Air Knife: Device used to remove excess pigment at the time of wall covering manufacture.
American Single Roll: Comes in a wide variety of lengths and widths ranging from 18 to 36 inches in width and from four to eight yards in length. Regardless of length or width, each single roll contains 34 to 36 square feet of wall covering. Wallcovering is usually packaged in double or triple rolls, but prices are normally quoted by the single roll.
Antimicrobal (Biocide): Compound commonly added to a polymeric compound or coating to inhibit the growth of bacteria, fungi and algae on the surface of a finished product.
Appliqué: Cut-out design or ornament in fabric or other material that is applied on top of another, larger surface. In wall covering, cut-outs applied to plain, textured or figured backgrounds.
Backing Material: It is laminated to the bottom of the design layer. Unexposed layer or layers in a composite used to impart physical properties rather than appearance. Materials used range from woven and non-woven fabrics to light weight paper products.
Base: The vinyl sheet or ground produced at the manufacturing plant in color on which design prints are added.
Baseboard:Decorative molding found at the bottom of the wall, along the floor.
Blankstock: Blank paper used under wallpaper. Lining paper is a traditional product used under fine wallcoverings to absorb excess moisture from the finish wallpaper. It allows seams to dry sooner and safer, and the promotes short term stability of the installation.
Bleeding: In printing, a spreading of pigment beyond the design outline or the appearance of one color through another.
Blister: Small air pocket that forms behind wallpaper during installation. Causes can include inadequate booking time, installation in conditions under 50 degrees F., and pockets of air not removed during the installation process.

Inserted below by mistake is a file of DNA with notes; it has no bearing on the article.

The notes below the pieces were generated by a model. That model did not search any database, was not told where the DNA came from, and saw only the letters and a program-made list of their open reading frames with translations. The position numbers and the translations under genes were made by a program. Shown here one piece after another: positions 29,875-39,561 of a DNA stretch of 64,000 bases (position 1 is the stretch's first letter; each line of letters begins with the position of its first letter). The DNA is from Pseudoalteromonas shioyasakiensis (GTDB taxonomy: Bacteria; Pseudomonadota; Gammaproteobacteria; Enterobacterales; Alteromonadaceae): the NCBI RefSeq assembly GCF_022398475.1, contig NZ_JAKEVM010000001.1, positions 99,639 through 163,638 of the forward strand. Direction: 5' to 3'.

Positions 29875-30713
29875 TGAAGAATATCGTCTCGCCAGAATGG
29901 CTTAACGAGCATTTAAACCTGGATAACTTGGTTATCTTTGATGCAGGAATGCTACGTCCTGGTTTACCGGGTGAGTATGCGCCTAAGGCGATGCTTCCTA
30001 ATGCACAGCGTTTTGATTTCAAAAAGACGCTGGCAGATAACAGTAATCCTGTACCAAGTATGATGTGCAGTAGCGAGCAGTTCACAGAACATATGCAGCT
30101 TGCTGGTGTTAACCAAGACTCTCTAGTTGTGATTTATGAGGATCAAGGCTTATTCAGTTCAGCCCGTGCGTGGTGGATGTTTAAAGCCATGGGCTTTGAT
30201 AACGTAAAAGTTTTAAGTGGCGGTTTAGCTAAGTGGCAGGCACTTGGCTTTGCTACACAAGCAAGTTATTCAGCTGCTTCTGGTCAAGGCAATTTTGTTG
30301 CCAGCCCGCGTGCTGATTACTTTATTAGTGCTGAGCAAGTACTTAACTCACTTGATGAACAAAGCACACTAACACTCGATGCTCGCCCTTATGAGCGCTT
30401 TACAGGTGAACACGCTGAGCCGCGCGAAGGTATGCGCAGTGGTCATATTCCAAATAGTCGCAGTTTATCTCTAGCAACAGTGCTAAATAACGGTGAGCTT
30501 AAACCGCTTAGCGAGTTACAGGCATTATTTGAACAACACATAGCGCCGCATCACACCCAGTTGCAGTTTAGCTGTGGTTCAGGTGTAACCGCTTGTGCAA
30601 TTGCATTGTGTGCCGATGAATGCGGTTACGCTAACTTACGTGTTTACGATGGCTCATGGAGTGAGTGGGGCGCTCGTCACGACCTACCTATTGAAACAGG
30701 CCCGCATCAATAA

Bolt: Two single rolls of wallpaper, in a continuous strip. The bolt, or double roll, is priced as two single rolls but is packaged as one unit or length of paper to minimize waste.
Block Cutter:Craftsman who, by hand, hammers into a roller the brat strips and felt from which a design is printed.
Block Printing: Block printing involves the carving of a wood print block (usually one for each color) and pressing it sequentially along the length of the paper.
Blooming: Hazy or foggy appearance due to the incompatibility of son of the compounds in the coating or plastic sheeting.
Blown vinyl:Process of imparting a specific pattern, graining, or raised effect to the surface of the material. This can be done during the film formation process or at a later operation. It generally requires the material to be at an elevated temperature during the process and then cooled to set in the embossing pattern. Often used in paintable wallcoverings.
Blush:Reversible color change that darkens the surface of wallpaper after pasting.
Bolt: Roll of wall covering of a given length. In America, this term usually applies to a quantity of paper equivalent to two single rolls of wallpaper
Booking: Folding (without creasing) a continuous strip of wallpaper which has just been pasted, allowing time for the adhesive to soak into the paper, and keeping the adhesive tacky until ready to hang. The paper is folded over on itself, pasted sides together with the edges in alignment. The correct amount of booking time varies, and should be noted on the directions that come with the paper.
Borax: Colloquialism of the home furnishings trades, denoting cheap or in bad taste.
Border: Decorative strip of wallpaper which traditionally has been used as a chair rail or in combination with a chair rail. Because of the wide variety of designs and widths now available, borders are now being used along ceiling lines, baseboards, around doors and windows, and in any manner that a trim could be used.
Breathable:Wallcoverings that allow water and air to pass through. Solid vinyl and foils are not breathable. String wallpaper, vinyl-coated paper, and paintable woven fiberglass wallcoverings are breathable.
Bridging material: Porous under-wallcovering material designed to cover irregularities on walls or smooth surfaces, such as brick or paneling, to hang decorative wallpaper. Woven or non-woven (spun), either synthetic or a blend in composition.
Brocade: Elegant wall covering with an allover design of figures or flowers.